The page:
There have been other stories like this – those featuring prophetic dreams as the core – but none in recent history have carried quite the emotional impact for me like The Sight of You. When I read it, I felt like it carried me on an emotional ride that was at times, quiet, and then suddenly not. Holly Miller beautifully captures the burden that Joel carries with him in the gift/curse of his dreams and the loneliness and turmoil of his heartbreaking choices. All the while, Callie’s unending love and hope for their future made me believe that somehow, things had to end well for them. A heart-wrenching tale of lost loves, the dramatic conclusion of this beautiful story rocked me to my core.


The Better Sister

By Alafair Burke,

Book cover of The Better Sister

Why this book?

I first met Alafair Burke after my first book was accepted for publication (at a book reading she was giving) and she was extremely generous with her time and advice about being a crime-fiction writer. I’ve read most of her books, but this is my favorite, combining first-rate knowledge of the legal system with long-hidden family secrets and resentments. 


Commonwealth

By Ann Patchett,

Book cover of Commonwealth

Why this book?

In Commonwealth, Patchett weaves together flawed families who fail one another over the decades but keep trying and trusting in spite of the failures. There are no villains here–just complicated characters struggling with their own hopes and inadequacies, and desperate to move on from the difficulties of their pasts. This is not a fast-moving novel, but it is stunning, and it shows, more clearly than any other story I’ve ever read, the enduring power of loyalty, love, and forgiveness.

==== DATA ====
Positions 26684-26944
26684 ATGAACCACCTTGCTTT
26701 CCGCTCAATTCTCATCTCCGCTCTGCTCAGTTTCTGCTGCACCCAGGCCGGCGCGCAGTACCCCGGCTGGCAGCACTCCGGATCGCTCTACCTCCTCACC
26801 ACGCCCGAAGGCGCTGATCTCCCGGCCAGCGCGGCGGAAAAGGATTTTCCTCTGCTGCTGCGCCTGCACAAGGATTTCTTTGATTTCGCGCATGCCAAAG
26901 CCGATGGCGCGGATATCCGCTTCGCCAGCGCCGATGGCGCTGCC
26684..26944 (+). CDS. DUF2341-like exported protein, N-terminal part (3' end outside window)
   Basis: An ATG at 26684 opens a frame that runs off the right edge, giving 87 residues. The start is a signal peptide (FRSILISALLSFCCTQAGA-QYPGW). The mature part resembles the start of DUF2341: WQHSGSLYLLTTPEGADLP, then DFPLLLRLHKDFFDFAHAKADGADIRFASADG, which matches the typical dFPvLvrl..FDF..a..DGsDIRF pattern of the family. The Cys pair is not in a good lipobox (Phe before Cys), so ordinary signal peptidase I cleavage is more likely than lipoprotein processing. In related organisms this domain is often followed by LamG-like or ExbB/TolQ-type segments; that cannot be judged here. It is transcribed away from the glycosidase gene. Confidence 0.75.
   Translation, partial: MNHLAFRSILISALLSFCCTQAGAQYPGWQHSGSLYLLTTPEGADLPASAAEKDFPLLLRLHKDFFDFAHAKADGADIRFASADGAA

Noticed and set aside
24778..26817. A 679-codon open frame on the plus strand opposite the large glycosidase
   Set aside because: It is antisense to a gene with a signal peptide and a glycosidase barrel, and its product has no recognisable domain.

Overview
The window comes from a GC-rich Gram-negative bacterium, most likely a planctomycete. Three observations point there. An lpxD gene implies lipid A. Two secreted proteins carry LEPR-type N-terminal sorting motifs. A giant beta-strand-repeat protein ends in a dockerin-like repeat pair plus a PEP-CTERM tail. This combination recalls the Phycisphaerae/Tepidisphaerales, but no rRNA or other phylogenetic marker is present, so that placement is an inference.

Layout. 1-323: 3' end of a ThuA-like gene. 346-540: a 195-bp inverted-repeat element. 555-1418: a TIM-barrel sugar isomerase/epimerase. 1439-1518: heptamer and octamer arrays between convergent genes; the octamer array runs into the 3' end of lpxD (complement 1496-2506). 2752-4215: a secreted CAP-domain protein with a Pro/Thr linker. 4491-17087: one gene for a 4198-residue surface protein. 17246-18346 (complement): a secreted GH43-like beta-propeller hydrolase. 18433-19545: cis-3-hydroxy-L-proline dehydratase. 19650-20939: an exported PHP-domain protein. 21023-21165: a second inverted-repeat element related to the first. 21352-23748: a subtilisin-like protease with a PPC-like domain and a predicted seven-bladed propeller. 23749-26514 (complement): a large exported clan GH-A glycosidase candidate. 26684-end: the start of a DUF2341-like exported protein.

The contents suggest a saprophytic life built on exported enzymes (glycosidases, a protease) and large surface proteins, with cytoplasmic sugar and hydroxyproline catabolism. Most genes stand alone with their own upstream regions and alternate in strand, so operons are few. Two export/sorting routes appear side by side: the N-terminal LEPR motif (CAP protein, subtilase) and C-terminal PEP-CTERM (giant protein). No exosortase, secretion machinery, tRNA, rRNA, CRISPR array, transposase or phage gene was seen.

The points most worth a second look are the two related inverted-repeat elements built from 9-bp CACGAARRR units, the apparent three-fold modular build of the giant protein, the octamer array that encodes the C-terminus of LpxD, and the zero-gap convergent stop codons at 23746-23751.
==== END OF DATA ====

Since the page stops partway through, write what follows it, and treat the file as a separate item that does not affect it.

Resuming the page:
The Peach Keeper

By Sarah Addison Allen,

Book cover of The Peach Keeper

Why this book?

Sarah Addison Allen novels enchant readers with lovely prose, multi-layered, engaging characters, and a tone balancing gentle humor against melancholy. In The Peach Keeper, Paxton and Willa are forced to face and overcome their pasts, revealing frailties and strengths as they reluctantly link to solve a decades-old, magic-tinged mystery involving their grandmothers. I loved the unusual mystical quirks in the story, like two dozen snooty women unwillingly shouting out their secrets at a society club meeting. Allen further captures us with heart-rending romance as she builds the allure of the small town, Walls of Water, NC. I’ve been equally compelled by her books The Sugar Queen and Other Birds, a recent release. 


The Children's Crusade

By Ann Packer,

Book cover of The Children's Crusade

Why this book?

The major drama in The Children's Crusade revolves around four adult children deciding whether it's time to sell their childhood home. Each sibling tells their own story in first-person narratives and these chapters are interwoven with omniscient narratives that describe their earlier lives. Each character is such a fascinating individual and while their adult voices are distinct from each other, they're also completely recognizable in their portrayal as children. This book explores the unique bond between people you’ve known your whole life.


Gallant

By V.E. Schwab,

Book cover of Gallant

Why this book?